Soft Data Says U.S. Still Under the Weather in February
- The ADP Employment Report for February showed a tepid gain of 139,000 private-sector jobs.
- The ISM Non-Manufacturing Index for February dipped to a still-positive 51.6 percent.
- February Auto Sales increased by less than expected, to a 15.4 million unit annual rate.
- Financial markets responded positively to signs of détente in Ukraine.
The U.S. continued to suffer from extreme winter weather conditions through February, weighing on economic data. The February ADP report was weaker than expected, showing a net gain of 139,000 private-sector payroll jobs for the month. Also, January and December job gains were revised down. The average miss in the ADP report relative to the official Bureau of Labor Statistics data is +/- 40,000 over the last 16 months since Moody’s Analytics revamped the methodology for the ADP numbers. The ISM Non-Manufacturing Index for February decreased to a still-positive 51.6 percent. The employment sub-index receded sharply to 47.5, indicating weak hiring for the month. Anecdotal comments cited weather as a negative factor. Today’s weak ADP and ISM Non-MF reports suggest that there is significant downside risk for our expectation of an increase of 160,000 payroll jobs in the official BLS data for February. The BLS numbers are scheduled to be released this Friday morning. If we do get a soft jobs report for February from the BLS, that raises the question of how the Fed will interpret the numbers. The Federal Open Market Committee meets again on March 18/19. We expect the Fed to announce at the upcoming meeting that it will continue to taper its asset purchase program by another $10 billion. If we get a clunker of a jobs report on Friday, that expectation may change.
Auto sales for February increased to a 15.4 million unit rate, better than the 15.2 for January, but not as good as expected earlier in the month. Auto sales tend to be concentrated toward the end of the month, and that is when the weather got bad again in the Midwest and along the East Coast. We remain hopeful that consumer spending and hiring will re-engage as the weather improves. Obviously, there is some risk that the winter soft patch is due to more than just bad weather and represents a downshift in hiring and consumer spending that will have longer-term implications.
Adding to the sense of economic uncertainty is the Ukraine situation. The direct transmission mechanism from the Ukraine situation to the U.S. economy is potentially through two channels. One channel is through the real economy, i.e. production, trade, employment. The other channel is through financial markets. Both channels could potentially increase overall uncertainty, adding to an indirect negative impact. There appears to be little prospect for a direct negative impact to the real economy of the U.S. from the conflict in the Ukraine. There is some risk to Europe that Russia might temporarily curtail natural gas deliveries as a retaliatory measure. However, that would be self-defeating for the Russian economy. They will not want to give up the revenue. An energy-starved Europe would be weaker in the near-term, weighing on U.S. exports (about 20 percent of U.S. merchandise exports flow to Europe), but it would also open the door for increased shipments of natural gas to Europe from the U.S. over the long-term. Ukraine is an important, but small, trading partner for the European Union. According to the European Commission, Ukraine accounted for 1.4 percent of exports from the EU in 2012 and 0.8 percent of imports. Financial markets appear to be renormalizing after a weekend spasm. The prospects for military conflict in the region appear to be limited and receding. Global financial markets will quickly look past the events of the weekend as long as there is a peaceful resolution to the conflict.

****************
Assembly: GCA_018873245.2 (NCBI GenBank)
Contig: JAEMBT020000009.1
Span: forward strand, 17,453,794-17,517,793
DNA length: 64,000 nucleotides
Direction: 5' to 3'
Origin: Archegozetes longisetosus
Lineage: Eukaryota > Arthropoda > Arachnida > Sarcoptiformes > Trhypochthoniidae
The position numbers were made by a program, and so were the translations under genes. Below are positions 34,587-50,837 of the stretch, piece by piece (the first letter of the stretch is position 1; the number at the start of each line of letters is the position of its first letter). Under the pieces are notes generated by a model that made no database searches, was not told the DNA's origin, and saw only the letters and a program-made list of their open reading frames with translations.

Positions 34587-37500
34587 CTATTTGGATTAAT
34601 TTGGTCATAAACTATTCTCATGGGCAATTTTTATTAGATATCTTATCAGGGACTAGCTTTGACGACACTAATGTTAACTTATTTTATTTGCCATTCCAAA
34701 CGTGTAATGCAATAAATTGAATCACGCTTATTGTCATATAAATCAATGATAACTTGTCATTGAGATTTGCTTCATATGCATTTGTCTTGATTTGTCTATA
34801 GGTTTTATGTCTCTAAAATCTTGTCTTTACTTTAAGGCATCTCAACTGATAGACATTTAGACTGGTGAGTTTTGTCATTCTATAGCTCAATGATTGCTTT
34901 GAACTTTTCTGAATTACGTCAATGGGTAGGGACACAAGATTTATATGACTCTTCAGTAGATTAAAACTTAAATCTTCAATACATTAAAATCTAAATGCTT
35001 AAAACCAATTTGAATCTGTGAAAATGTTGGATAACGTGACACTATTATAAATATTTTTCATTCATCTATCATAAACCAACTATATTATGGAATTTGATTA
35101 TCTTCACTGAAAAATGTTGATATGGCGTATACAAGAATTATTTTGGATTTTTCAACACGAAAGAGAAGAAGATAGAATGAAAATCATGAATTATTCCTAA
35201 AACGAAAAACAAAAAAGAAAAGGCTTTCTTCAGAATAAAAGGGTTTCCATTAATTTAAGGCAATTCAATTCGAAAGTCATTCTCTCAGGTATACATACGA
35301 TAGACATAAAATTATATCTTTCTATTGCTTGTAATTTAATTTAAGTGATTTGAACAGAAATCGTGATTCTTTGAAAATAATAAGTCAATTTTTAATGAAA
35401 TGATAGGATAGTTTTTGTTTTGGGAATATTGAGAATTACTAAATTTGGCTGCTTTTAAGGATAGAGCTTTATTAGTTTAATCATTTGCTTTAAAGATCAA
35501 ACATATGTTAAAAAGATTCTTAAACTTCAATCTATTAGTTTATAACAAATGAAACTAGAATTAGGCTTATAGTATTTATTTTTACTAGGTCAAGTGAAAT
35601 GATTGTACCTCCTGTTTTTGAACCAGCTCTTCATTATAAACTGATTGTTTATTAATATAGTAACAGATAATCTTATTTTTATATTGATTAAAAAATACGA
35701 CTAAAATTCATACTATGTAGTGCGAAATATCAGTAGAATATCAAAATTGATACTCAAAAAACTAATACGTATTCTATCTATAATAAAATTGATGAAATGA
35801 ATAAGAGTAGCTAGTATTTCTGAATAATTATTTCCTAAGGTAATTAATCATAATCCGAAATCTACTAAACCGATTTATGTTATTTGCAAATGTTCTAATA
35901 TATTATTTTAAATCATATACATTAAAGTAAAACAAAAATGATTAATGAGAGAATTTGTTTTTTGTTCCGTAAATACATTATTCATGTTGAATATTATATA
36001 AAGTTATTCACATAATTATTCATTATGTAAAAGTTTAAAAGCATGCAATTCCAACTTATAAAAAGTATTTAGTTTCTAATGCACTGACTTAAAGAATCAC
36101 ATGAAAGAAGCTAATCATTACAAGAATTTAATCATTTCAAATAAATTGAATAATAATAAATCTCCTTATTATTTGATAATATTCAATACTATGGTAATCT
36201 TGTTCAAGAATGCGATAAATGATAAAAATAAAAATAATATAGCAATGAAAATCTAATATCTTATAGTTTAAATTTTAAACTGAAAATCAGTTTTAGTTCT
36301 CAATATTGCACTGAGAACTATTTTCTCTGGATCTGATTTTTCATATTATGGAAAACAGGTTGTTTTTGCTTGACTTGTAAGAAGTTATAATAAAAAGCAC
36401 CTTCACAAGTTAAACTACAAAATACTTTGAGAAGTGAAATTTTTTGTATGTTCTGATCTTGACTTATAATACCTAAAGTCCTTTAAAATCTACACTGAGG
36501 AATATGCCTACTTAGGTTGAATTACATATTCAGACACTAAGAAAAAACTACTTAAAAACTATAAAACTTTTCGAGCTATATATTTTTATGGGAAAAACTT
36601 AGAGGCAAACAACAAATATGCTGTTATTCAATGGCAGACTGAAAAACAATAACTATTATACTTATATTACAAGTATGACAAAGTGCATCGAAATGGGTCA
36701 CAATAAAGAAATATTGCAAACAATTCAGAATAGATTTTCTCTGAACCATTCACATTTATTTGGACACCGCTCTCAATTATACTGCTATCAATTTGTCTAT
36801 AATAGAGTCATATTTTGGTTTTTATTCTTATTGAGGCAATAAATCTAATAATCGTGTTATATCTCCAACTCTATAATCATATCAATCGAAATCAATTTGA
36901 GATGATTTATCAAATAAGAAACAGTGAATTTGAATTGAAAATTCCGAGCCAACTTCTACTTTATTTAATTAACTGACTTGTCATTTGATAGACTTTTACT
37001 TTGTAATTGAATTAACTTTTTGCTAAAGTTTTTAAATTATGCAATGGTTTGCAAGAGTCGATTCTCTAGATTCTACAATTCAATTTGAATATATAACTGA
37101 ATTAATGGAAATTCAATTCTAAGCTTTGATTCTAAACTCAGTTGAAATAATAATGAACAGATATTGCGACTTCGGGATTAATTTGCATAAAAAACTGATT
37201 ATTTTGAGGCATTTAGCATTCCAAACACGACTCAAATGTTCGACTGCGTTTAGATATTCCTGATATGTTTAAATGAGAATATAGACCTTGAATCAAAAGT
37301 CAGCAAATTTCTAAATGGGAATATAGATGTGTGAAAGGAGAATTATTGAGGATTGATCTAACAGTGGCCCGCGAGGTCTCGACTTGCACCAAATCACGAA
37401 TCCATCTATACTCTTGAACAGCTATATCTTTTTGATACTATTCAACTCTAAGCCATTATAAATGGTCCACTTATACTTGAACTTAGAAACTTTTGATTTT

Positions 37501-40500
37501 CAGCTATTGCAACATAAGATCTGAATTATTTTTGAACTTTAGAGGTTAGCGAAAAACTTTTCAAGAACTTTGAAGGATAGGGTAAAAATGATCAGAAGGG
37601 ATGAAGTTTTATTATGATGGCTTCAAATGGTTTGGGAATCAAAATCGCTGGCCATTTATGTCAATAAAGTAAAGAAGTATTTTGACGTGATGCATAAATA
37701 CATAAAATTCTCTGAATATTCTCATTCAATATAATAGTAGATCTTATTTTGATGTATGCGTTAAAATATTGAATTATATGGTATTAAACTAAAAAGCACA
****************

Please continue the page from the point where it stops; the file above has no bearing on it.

Market Reaction: U.S. stock markets opened with gains. Treasury yields are down with the 10-Year T-bond rate at 2.69 percent. NYMEX crude oil is down to $102.59/barrel. Natural gas futures are down to $4.63/mmbtu. The dollar is stable against the euro.
For a PDF version of this Comerica Economic Alert click here: ADP 03-05-14.